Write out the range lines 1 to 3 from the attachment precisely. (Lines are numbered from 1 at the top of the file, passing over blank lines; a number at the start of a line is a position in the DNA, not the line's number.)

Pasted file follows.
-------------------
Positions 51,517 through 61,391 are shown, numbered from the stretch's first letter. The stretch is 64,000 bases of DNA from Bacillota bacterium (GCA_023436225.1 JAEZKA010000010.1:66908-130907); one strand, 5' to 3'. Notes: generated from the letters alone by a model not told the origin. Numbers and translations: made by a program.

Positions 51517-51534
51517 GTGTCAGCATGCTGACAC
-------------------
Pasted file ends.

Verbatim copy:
Positions 51,517 through 61,391 are shown, numbered from the stretch's first letter. The stretch is 64,000 bases of DNA from Bacillota bacterium (GCA_023436225.1 JAEZKA010000010.1:66908-130907); one strand, 5' to 3'. Notes: generated from the letters alone by a model not told the origin. Numbers and translations: made by a program.

Positions 51517-51534
51517 GTGTCAGCATGCTGACAC